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ENGLISH Heraldry Forum
 
Symbolism - Coat of Arms / Crests
 
 

"According to Burke's General Armory, there are over ten different Coat of Arms belonging to the various branches of the ENGLISH family. One of the earliest was described as follows:

"Argent on a chevron gules between three lions rampant sable as manu lozenges of the field"

The Chevron signifies protection and has often been granted in arms as a reward to one who has achieved something notable. It was supposed to represent the roof of a house, and may have been given to those who built churches or fortresses, or who accomplished some work of faithful service.

The Lion signifies courage.

The Lozenge (or diamond) represents honesty and constancy; it was also associated with noble birth.

Argent = white or silver; gules = red; sable = black.

Above the shield and helmet is the family crest, which is described: "A branch of a rose tree, flowers gules, leaves and stalks ppr."

Translated, this means red roses on a branched stalk, with leaves and stalk naturally colored.


 
 

 
James P. Wolf adds "I have created an English coat of arms
(above) from your description. Unfortunately no crest included.
Feel free to use it if you like."

Heraldry is a system of signs and symbols which originated
in the Middle Ages as a means of recognizing warriors on
the battlefield. Since armour or coat of mail was invariably
worn, there was no difficulty distinguishing friend from
foe even at some distance, for each man bore a shield of
a unique design. (Joseph C. Wolf)
 


Symbolisms of Heraldry


Offsite Web site linkswith a list of symbolisms have been excerpted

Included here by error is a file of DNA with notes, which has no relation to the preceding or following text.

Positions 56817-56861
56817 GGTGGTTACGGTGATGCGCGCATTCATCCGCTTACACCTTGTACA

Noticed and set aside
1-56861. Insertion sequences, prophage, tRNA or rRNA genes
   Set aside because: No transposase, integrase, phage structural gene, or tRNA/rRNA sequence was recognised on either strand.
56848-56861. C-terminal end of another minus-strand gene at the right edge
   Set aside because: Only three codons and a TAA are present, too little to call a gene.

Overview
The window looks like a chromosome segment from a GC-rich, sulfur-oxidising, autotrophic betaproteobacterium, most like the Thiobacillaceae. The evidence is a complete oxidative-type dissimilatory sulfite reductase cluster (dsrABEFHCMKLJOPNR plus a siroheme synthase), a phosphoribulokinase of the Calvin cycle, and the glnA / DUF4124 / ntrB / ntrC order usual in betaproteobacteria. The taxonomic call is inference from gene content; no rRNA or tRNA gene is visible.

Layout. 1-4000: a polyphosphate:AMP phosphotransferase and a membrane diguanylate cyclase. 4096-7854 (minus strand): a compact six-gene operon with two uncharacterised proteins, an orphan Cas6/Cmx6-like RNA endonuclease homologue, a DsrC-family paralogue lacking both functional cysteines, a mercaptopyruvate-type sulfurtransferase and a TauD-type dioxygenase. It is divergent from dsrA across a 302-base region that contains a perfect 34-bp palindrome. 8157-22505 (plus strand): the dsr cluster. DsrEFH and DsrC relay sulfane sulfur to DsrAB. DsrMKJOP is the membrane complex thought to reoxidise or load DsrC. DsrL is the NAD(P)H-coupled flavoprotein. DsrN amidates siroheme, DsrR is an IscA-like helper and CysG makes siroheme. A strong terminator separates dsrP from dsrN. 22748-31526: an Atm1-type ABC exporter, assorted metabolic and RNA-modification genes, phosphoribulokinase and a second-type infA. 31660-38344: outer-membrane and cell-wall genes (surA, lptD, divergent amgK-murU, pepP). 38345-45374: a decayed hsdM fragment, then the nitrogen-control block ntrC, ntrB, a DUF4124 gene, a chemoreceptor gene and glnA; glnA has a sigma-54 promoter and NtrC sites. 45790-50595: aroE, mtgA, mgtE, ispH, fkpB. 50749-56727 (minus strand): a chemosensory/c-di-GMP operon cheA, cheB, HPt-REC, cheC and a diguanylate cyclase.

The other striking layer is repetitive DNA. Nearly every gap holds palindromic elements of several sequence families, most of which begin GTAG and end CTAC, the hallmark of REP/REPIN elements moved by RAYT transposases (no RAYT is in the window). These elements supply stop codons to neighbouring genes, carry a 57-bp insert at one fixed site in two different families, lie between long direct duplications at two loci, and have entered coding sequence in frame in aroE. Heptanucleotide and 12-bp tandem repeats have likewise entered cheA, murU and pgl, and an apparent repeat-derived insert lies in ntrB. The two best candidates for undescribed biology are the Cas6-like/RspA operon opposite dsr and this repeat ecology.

from W. Cecil Wade's "The Symbolisms of Heraldry or A Treatise on the
Meanings and Derivations of Armorial Bearings".
Published in London in 1898.

 
Offsite Links
 

N o t e s on H e r a l d r y - by Joseph C. Wolf

 
 
 

 

Ron writes:
"I don't know too much about the crest I sent you except it
is associated with the Irish branch of the English family from which I
descend as far as I can tell from research on my greatgreatgrandfather,
Captain John George English, who claimed in the Nova Scotia census that
he was Irish."

"The field of the crest is white and the objects at the top are 3 sea
shells which I am told represent 3 major sea voyages (probably crusades
to the "holy land") but, I have not been able to find out any more about
it as of yet in the public domain. There are some commercial vendors who
claim to have the history of the family and crest who will sell it but I
haven't chosen to do that yet.

 
 

 
Eileen's POV: The first thing that you have to know about Coat-of-Arms and Heraldry is that the crest was NOT for the surname. A Coat-of-Arms was earned by an individual. Don't get scammed by those who would sell you a phony crest.
 

 

From Ingrid: Virginia Heraldica being a Registry of Virginia Gentry Entitled to Coat Armor with Genealogical notes of the families by William Armstrong Crozier Vol. V: "English, Lancaster county. Arms: Four martlets, three and one. Will of Alexander English, dated 23 Jan 1685, prob. 10 March 1696, Lancaster. He mentions his brother Mr. William English in England. The will is sealed with a wax impression bearing the above arms.

The will of another Alexander English in same county, dated 16 Dec, 1696,
prob. 14 Apl., 1697, leaves a small estate to Joseph, son of William and
Susana Paine. This will is sealed with a duplicate of the above arms, so
that it is evident there was some degree of relationship between them.
There are, however, no arms given in the English records in the name of
English, which have four birds as charges." Page 8.

Page 29: "Inglis, Williamsburg: Arms: Gules on a bend, three eagles
displayed, between two (unidentified) charges. (Ludwell MS.) A wax seal of
arms is on a deed dated 1700 of Mungo Inglis, He was the first Grammar
Master of William and Mary College, and one of the feofees of Williamsburg."

 
 

     
     
     
 
 
 
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